Reader Question: I have 39.75 acres off I-40. What is it worth? Mike
Monty’s Answer: Hello Mike. I cannot answer the question without walking the land. I-40 is a 2,559 miles long highway. It goes through 8 states; from large metro areas to very isolated rural places. The property values along the highway vary like night and day. I can offer my thoughts, which apply to all vacant land.
Your property is worth what someone is willing to pay for it. The issue is that each “someone” will have a different idea of what the price should be. The definition of market value is the price a willing buyer will pay a willing seller for property in an open market, where both parties will be fully informed, and neither party is acting under duress.
Determine for yourself what the “range of value” is on your property. The “range of value” is that amount of money between the lowest price and the highest price a buyer and seller could agree on while fully informed and under no duress. Often, property is sold “subject to” obtaining financing, or some other contingency. It is common for those sales not to close, and the property goes back on the market. When the property sells again – the second time around – it rarely sells for the same price as the first time. The price is either more, or the price is less.
I have written an article titled “Valuing a Home” and linked to it here. The process for determining the value of your land is very similar to the process to value a home. The difference is the characteristics and benefits of the land itself, because there are no buildings on it. Here, is what to do to learn the value:
1. Find comparable sales.
2. Make value adjustments in differences between your property and the comparable properties on factors that influence the price of land. Examples of some, but not all, of the factors are:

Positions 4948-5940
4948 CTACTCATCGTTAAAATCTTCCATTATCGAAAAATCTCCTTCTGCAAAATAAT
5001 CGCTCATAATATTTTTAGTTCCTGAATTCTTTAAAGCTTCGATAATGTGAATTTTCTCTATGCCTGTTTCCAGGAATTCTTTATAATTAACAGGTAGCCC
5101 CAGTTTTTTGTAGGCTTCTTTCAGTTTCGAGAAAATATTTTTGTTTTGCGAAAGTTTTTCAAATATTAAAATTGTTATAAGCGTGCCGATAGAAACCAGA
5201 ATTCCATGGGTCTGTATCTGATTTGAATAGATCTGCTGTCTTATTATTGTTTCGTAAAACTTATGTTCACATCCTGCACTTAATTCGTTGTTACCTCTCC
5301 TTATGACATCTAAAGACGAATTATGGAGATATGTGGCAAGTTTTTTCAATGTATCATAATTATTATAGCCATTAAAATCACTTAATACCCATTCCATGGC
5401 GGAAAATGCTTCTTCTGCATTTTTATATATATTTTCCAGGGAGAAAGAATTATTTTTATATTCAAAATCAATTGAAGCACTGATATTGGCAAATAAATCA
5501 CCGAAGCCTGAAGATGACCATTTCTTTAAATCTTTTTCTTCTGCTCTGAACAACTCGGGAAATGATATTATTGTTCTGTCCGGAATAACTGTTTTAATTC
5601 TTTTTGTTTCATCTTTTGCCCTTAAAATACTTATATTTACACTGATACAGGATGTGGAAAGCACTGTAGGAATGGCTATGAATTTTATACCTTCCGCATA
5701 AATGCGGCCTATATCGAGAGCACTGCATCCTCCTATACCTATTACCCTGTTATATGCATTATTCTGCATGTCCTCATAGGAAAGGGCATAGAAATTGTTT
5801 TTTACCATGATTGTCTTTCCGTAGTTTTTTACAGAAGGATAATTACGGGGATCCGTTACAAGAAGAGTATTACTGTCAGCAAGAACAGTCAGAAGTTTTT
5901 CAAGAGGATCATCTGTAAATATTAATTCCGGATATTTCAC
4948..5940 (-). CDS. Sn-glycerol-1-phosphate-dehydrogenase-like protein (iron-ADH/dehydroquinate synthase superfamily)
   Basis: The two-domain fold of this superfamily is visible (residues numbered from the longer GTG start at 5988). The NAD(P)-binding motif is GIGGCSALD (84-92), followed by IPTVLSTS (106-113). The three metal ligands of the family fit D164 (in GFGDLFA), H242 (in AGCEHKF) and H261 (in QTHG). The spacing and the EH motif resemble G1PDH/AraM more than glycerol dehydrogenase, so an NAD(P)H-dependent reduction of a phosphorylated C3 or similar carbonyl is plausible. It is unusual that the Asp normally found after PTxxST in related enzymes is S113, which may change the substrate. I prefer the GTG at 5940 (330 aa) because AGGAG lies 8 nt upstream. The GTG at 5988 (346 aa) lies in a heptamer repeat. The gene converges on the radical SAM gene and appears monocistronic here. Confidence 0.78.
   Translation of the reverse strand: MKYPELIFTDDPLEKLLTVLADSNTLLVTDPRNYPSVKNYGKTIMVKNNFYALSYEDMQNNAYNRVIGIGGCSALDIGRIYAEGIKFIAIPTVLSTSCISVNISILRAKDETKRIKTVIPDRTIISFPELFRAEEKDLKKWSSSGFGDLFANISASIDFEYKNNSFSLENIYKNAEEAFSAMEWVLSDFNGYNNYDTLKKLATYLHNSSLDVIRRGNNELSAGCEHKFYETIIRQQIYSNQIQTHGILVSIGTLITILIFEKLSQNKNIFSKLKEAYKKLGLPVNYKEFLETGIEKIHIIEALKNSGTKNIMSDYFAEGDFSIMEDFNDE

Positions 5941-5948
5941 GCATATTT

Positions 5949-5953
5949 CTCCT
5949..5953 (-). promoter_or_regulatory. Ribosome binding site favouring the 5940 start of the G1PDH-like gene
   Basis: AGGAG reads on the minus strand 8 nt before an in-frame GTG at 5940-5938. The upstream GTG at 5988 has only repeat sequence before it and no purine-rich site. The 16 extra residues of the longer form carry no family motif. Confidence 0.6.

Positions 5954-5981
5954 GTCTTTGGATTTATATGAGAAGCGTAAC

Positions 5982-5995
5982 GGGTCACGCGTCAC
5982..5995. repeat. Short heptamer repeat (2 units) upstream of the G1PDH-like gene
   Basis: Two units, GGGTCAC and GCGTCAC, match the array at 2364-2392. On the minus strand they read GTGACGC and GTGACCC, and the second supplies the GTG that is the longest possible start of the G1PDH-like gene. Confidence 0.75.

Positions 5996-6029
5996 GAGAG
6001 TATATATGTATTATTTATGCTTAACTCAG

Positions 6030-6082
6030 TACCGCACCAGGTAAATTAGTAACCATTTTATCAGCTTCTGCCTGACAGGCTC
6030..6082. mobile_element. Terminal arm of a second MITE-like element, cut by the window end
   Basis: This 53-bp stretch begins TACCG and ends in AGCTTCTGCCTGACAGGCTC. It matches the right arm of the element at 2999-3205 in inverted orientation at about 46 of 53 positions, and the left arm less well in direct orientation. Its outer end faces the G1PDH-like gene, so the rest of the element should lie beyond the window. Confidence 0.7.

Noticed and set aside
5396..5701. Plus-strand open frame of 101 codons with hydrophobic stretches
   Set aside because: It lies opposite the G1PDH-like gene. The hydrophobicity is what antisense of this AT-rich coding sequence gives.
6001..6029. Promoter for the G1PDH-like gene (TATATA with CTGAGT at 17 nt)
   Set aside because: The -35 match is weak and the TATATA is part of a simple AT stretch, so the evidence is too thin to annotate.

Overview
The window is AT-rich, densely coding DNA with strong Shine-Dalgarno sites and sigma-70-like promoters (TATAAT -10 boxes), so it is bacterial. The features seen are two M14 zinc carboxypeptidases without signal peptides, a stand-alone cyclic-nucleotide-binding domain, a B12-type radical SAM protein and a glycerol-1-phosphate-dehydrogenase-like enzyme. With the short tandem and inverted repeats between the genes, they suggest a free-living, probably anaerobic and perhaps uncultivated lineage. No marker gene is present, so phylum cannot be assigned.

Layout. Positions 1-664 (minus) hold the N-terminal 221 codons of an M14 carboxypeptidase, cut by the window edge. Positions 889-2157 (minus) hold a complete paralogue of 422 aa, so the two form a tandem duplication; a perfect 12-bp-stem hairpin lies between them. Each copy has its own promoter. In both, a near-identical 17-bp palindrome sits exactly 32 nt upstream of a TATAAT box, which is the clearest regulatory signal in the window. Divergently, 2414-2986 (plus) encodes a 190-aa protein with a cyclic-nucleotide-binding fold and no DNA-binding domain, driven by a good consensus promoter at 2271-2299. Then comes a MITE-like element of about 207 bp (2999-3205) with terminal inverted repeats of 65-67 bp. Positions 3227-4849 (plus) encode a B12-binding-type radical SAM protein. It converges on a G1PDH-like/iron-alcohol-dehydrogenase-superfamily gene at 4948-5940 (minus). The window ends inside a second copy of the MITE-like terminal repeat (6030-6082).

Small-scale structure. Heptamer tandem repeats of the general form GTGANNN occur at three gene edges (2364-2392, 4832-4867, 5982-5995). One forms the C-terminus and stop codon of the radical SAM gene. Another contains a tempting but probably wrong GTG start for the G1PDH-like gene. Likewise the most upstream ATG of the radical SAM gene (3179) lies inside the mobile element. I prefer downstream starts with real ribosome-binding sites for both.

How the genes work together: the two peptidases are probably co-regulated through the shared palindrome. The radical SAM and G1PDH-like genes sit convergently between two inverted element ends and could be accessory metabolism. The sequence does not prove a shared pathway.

b. Configuration of the parcel
d. Traffic counts
e. Supporting cast
f. Mineral rights
g. Ingress and egress rights (access)
h. Soil types
j. Drainage and wetland issues
k. Availability of municipal water, sewer, electricity and other utilities
l. Forest land
3. Assign values to the relevant factors, factor by factor. Add value if your property is better. Subtract value if your property is lesser, then, net them out. Make the adjustments to each of the comparable sales, not the subject. This exercise will produce a different result for each comparable sale, and the result suggests a “range” of what a buyer may pay for your property. A second article titled “How To Challenge A Home Appraisal” demonstrates how to calculate the adjustments.
Who should decide which properties are comparable? Who should decide which factors are important in your location? Who should decide what the dollar value of the adjustments would be?
Assessors already have an answer, just look on your property tax bill. Local appraisers will have an answer – for a fee. Real estate agents will tell without a fee; if you are selling the property. You can also do yourself, or you can let the buyer tell you what they will pay. If choosing the latter, knowing the best answer beforehand would be very beneficial to you.
Evaluating their own property is troublesome for many owners. Obtaining good information, inexperience with the process and an inability to be impartial creates a likelihood their work may be flawed. A flaw is not something a potential seller wants in an opinion of value when they are seeking market value.
Many owners will use some combination of all of those options. In the end, going through the exercise will produce a sense of what an appropriate “range of value” should be justified by the proper interpretation of the facts.
I hope this is helpful, Mike. Please, ask me if there are additional questions.